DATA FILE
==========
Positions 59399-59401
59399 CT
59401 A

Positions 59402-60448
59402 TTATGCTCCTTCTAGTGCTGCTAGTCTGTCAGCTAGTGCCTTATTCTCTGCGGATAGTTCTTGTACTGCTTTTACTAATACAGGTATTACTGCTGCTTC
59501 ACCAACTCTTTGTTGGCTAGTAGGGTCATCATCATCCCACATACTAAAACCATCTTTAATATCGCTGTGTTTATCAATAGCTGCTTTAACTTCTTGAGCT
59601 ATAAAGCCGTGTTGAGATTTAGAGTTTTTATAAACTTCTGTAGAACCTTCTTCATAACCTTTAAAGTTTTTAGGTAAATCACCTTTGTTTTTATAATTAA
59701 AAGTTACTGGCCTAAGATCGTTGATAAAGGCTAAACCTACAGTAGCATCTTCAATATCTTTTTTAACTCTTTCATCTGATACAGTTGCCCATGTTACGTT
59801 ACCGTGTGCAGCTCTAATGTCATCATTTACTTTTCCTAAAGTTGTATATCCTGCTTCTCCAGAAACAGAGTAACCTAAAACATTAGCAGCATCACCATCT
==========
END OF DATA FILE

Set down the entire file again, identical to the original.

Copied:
Positions 59399-59401
59399 CT
59401 A

Positions 59402-60448
59402 TTATGCTCCTTCTAGTGCTGCTAGTCTGTCAGCTAGTGCCTTATTCTCTGCGGATAGTTCTTGTACTGCTTTTACTAATACAGGTATTACTGCTGCTTC
59501 ACCAACTCTTTGTTGGCTAGTAGGGTCATCATCATCCCACATACTAAAACCATCTTTAATATCGCTGTGTTTATCAATAGCTGCTTTAACTTCTTGAGCT
59601 ATAAAGCCGTGTTGAGATTTAGAGTTTTTATAAACTTCTGTAGAACCTTCTTCATAACCTTTAAAGTTTTTAGGTAAATCACCTTTGTTTTTATAATTAA
59701 AAGTTACTGGCCTAAGATCGTTGATAAAGGCTAAACCTACAGTAGCATCTTCAATATCTTTTTTAACTCTTTCATCTGATACAGTTGCCCATGTTACGTT
59801 ACCGTGTGCAGCTCTAATGTCATCATTTACTTTTCCTAAAGTTGTATATCCTGCTTCTCCAGAAACAGAGTAACCTAAAACATTAGCAGCATCACCATCT